Agricultural Land Degradation in Iceland

Isabel C. Barrio*, Ólafur Arnalds

*Corresponding author for this work

    Research output: Chapter in Book/Report/Conference proceedingChapterpeer-review


    Iceland is located just south of the Arctic Circle. Its cold climate, volcanic origin, erodible soils, and relative isolation make it very sensitive to human impact. Humans arrived in Iceland ~1,150 years ago, bringing with them their pastoral ways of life, which had large impacts on Iceland’s subarctic ecosystems. The relatively short history of human land use and the good documentation of this period provide a unique opportunity to study the drivers of land degradation related to human land use practices and how the interactions between society, economy, and the natural environment have changed over time. Centuries of agricultural use in Iceland under marginal natural conditions have caused severe and large-scale land degradation, which is a main environmental concern still today. A framework model for land condition response in Iceland (Ice-LaCoRe) helps separate the underlying reasons, drivers, processes, states, and consequences of land degradation, where decoupling mechanisms disrupt the cycle and favour inaction in dealing with the poor state of the land. Recognition of the poor state of Icelandic ecosystems and the identification of such decoupling mechanisms is a critical step to the effective implementation of sustainable land uses and to prevent further land degradation.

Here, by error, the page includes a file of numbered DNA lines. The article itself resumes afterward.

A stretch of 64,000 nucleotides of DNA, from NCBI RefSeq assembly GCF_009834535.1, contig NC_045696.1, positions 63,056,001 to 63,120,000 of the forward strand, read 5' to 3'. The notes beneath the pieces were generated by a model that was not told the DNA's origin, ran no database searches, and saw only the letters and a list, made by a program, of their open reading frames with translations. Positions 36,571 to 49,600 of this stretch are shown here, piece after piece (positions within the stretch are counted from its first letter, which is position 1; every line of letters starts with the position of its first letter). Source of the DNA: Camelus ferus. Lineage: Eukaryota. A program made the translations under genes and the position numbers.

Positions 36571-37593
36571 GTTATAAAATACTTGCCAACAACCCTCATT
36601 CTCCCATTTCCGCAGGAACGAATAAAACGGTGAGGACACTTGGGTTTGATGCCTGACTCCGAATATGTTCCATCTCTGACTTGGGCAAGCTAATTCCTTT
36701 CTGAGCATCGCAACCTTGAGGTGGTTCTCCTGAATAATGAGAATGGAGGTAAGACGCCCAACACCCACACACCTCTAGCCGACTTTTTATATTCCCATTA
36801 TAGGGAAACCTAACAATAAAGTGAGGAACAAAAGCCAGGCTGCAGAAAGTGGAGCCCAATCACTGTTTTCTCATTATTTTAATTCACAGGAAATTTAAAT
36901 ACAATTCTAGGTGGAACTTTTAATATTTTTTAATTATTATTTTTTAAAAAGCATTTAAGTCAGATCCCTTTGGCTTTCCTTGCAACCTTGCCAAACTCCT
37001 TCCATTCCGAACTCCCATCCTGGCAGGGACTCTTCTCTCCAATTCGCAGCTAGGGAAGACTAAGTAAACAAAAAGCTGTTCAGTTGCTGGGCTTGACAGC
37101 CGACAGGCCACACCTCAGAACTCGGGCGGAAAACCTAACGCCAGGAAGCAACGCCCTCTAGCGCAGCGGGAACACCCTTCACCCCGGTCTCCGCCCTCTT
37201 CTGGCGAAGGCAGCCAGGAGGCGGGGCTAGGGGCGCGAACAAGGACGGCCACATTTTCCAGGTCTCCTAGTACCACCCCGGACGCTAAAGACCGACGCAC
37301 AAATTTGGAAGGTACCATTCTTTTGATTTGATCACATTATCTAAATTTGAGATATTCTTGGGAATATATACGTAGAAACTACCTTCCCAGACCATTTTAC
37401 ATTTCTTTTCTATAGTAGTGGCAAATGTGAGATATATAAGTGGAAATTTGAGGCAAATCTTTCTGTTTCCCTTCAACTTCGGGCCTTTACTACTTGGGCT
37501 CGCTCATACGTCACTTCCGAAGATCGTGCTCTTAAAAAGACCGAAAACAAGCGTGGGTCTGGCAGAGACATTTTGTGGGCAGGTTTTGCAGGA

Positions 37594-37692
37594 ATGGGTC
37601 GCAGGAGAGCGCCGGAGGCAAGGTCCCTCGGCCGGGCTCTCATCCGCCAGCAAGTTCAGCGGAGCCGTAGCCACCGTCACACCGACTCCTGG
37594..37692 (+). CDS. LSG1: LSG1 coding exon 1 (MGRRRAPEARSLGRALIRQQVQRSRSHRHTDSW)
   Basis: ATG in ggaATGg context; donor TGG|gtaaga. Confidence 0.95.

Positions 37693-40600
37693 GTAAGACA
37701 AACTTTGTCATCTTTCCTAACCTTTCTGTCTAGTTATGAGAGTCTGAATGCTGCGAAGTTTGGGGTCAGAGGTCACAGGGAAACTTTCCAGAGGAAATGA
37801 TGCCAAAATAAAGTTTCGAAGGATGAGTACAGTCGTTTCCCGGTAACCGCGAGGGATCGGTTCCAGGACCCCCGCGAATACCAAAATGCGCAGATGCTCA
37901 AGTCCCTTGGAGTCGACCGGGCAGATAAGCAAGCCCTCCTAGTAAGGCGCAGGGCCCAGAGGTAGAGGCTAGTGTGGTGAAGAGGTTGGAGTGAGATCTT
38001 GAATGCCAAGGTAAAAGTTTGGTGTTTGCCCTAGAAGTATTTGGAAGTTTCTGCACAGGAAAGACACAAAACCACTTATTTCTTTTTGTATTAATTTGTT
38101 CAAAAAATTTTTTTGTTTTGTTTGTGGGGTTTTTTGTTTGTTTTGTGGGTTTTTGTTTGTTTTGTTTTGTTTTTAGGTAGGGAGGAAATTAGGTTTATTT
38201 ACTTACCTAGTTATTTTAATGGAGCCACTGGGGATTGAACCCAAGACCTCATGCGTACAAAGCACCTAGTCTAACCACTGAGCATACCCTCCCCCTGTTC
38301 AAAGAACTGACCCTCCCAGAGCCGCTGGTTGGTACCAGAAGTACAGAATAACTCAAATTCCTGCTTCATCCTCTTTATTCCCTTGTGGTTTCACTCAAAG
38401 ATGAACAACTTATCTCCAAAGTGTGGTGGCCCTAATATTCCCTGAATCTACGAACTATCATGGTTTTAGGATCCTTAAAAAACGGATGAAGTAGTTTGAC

Original languageEnglish
    Title of host publicationHandbook of Environmental Chemistry
    PublisherSpringer Science and Business Media Deutschland GmbH
    Number of pages19
    Publication statusPublished - 2023

    Publication series

    NameHandbook of Environmental Chemistry
    ISSN (Print)1867-979X

    Bibliographical note

    Publisher Copyright:
    © 2022, The Author(s), under exclusive license to Springer Nature Switzerland AG.

    Other keywords

    • Extensive sheep grazing
    • Land condition response model
    • Marginal agriculture
    • Soil erosion
    • Subarctic


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